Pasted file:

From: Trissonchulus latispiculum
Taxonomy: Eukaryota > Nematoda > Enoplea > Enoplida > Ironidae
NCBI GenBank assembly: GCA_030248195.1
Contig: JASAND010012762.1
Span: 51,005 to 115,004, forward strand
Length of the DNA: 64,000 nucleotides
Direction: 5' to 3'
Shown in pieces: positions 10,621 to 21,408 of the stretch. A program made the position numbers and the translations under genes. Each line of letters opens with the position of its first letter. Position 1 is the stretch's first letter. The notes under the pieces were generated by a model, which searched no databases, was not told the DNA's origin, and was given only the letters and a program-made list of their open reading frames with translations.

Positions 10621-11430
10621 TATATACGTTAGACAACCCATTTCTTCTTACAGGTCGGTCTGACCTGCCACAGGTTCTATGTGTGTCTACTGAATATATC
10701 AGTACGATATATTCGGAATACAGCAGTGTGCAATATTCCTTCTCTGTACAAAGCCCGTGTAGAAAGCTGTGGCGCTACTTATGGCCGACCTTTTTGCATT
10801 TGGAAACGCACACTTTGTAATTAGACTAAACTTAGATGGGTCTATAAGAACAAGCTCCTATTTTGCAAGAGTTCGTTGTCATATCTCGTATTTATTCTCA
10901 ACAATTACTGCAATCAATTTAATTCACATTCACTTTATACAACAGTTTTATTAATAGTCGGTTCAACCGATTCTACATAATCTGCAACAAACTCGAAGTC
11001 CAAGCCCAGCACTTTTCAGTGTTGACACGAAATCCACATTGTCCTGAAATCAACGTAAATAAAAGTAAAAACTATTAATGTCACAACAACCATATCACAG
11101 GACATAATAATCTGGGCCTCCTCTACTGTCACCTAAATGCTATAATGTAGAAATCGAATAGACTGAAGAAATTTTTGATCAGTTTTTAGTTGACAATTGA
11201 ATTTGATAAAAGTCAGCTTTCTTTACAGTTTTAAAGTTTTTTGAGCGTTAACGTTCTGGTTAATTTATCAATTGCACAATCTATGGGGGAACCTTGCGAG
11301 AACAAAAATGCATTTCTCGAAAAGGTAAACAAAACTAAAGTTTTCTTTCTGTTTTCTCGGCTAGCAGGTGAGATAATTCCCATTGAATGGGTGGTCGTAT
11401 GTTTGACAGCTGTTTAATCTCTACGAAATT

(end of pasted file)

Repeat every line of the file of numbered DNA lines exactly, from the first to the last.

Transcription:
From: Trissonchulus latispiculum
Taxonomy: Eukaryota > Nematoda > Enoplea > Enoplida > Ironidae
NCBI GenBank assembly: GCA_030248195.1
Contig: JASAND010012762.1
Span: 51,005 to 115,004, forward strand
Length of the DNA: 64,000 nucleotides
Direction: 5' to 3'
Shown in pieces: positions 10,621 to 21,408 of the stretch. A program made the position numbers and the translations under genes. Each line of letters opens with the position of its first letter. Position 1 is the stretch's first letter. The notes under the pieces were generated by a model, which searched no databases, was not told the DNA's origin, and was given only the letters and a program-made list of their open reading frames with translations.

Positions 10621-11430
10621 TATATACGTTAGACAACCCATTTCTTCTTACAGGTCGGTCTGACCTGCCACAGGTTCTATGTGTGTCTACTGAATATATC
10701 AGTACGATATATTCGGAATACAGCAGTGTGCAATATTCCTTCTCTGTACAAAGCCCGTGTAGAAAGCTGTGGCGCTACTTATGGCCGACCTTTTTGCATT
10801 TGGAAACGCACACTTTGTAATTAGACTAAACTTAGATGGGTCTATAAGAACAAGCTCCTATTTTGCAAGAGTTCGTTGTCATATCTCGTATTTATTCTCA
10901 ACAATTACTGCAATCAATTTAATTCACATTCACTTTATACAACAGTTTTATTAATAGTCGGTTCAACCGATTCTACATAATCTGCAACAAACTCGAAGTC
11001 CAAGCCCAGCACTTTTCAGTGTTGACACGAAATCCACATTGTCCTGAAATCAACGTAAATAAAAGTAAAAACTATTAATGTCACAACAACCATATCACAG
11101 GACATAATAATCTGGGCCTCCTCTACTGTCACCTAAATGCTATAATGTAGAAATCGAATAGACTGAAGAAATTTTTGATCAGTTTTTAGTTGACAATTGA
11201 ATTTGATAAAAGTCAGCTTTCTTTACAGTTTTAAAGTTTTTTGAGCGTTAACGTTCTGGTTAATTTATCAATTGCACAATCTATGGGGGAACCTTGCGAG
11301 AACAAAAATGCATTTCTCGAAAAGGTAAACAAAACTAAAGTTTTCTTTCTGTTTTCTCGGCTAGCAGGTGAGATAATTCCCATTGAATGGGTGGTCGTAT
11401 GTTTGACAGCTGTTTAATCTCTACGAAATT